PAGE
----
National Geographic

DEEPSEA CHALLENGE

Expedition Journal

Jim Takes First Piloted Dive

The heat coming off the electronics system pushed the temperature to 102°F (39°C) inside the sphere. Humidity was 100 percent. For three hours, Jim was swimming in his own sweat.

This was the first time Jim piloted a dive in the DEEPSEA CHALLENGER. Just after sunset, he was lowered into the warm water of the ship basin. His objective was to test every system, including acoustic and VHF communications, compass, sonar, altimeter, depth gauge, thrusters, camera, lighting pan-tilts, and the hydraulics that open the science door and operate the manipulator extension rail, manipulator, and camera and lighting booms.

He kept the sub 3.3 feet (1 meter) below the surface and used the thrusters to get a feeling for its turning authority. He extended the camera and lighting booms and tested the lights in different “scene” settings. Near the end of the dive, he dropped the ascent weights.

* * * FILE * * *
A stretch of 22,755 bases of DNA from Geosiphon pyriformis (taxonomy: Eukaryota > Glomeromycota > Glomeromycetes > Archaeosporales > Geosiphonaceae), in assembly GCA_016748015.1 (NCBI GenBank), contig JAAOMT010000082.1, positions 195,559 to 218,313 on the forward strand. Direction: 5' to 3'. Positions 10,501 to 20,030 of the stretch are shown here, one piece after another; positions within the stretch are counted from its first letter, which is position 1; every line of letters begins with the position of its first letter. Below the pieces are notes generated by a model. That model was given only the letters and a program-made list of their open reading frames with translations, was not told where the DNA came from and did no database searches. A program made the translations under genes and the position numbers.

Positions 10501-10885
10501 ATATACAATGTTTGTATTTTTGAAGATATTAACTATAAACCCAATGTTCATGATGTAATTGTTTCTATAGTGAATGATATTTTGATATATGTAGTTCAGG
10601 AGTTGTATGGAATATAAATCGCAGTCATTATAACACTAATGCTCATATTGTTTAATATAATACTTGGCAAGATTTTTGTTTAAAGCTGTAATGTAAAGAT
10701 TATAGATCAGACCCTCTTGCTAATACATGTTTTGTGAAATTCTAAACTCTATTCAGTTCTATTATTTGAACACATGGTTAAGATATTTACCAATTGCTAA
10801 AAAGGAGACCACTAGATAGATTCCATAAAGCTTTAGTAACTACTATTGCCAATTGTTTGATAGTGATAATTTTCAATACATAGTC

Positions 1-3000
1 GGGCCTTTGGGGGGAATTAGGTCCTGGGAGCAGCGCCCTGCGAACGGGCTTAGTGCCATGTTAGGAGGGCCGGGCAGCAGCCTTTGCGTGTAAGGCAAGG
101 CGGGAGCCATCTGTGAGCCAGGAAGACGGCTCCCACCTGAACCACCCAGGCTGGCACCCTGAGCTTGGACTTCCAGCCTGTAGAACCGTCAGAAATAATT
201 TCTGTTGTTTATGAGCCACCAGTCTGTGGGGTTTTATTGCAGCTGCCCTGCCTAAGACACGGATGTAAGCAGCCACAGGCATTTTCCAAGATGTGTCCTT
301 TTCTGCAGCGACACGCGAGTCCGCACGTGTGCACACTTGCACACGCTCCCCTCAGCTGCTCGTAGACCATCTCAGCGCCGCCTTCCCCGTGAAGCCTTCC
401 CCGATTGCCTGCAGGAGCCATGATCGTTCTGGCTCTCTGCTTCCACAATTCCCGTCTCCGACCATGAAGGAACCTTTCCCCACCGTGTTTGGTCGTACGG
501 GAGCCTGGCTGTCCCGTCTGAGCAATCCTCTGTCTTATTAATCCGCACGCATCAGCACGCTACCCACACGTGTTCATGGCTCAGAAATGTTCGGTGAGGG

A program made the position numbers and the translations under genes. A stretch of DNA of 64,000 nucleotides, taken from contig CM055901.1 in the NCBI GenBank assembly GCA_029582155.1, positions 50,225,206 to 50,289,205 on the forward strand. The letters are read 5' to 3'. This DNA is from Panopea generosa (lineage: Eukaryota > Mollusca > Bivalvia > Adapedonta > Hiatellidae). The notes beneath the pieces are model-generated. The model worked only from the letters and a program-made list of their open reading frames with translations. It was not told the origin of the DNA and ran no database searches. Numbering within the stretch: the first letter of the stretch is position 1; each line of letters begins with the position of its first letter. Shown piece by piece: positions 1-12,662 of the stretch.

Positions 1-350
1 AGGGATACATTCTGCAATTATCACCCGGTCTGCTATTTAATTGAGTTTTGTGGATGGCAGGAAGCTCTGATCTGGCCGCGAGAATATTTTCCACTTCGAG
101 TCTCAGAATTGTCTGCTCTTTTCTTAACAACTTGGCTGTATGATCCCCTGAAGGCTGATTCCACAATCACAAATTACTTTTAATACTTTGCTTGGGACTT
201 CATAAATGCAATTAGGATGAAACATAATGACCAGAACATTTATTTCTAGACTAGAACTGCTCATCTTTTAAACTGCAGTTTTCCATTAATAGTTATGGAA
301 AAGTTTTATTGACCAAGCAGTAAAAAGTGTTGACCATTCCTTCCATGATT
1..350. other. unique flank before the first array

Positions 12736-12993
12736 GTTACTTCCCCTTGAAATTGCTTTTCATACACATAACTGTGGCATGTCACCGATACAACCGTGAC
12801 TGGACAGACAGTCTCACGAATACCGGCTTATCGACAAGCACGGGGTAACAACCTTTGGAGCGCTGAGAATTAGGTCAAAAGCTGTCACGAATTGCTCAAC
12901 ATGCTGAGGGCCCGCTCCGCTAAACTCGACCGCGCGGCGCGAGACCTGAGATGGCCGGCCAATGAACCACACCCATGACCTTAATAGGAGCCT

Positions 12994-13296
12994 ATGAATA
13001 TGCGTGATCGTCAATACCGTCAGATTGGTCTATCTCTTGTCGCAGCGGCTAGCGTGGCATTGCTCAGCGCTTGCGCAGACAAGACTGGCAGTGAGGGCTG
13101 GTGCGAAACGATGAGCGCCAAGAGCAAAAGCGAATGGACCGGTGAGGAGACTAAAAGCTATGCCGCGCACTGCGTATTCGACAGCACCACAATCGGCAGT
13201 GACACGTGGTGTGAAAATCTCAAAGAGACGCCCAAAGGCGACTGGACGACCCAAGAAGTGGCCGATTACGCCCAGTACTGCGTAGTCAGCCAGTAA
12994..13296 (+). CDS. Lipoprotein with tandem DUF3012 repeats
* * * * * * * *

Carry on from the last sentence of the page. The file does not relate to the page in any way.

It wasn’t a perfect dive, but first dives never are. Back on deck, Jim opened the hatch and thanked his team. “We just made a one-meter dive,” he said. “Only 10,999 meters to go.”

Written by Dr. Joe MacInnis

Photograph by Joe MacInnis

Science Partners

  • Additional major support provided by The Alfred P. Sloan Foundation
  • NASA Jet Propulsion Laboratory
  • Scripps Institution of Oceanography, UC San Diego
  • University of Hawaii at Manoa
  • University of Guam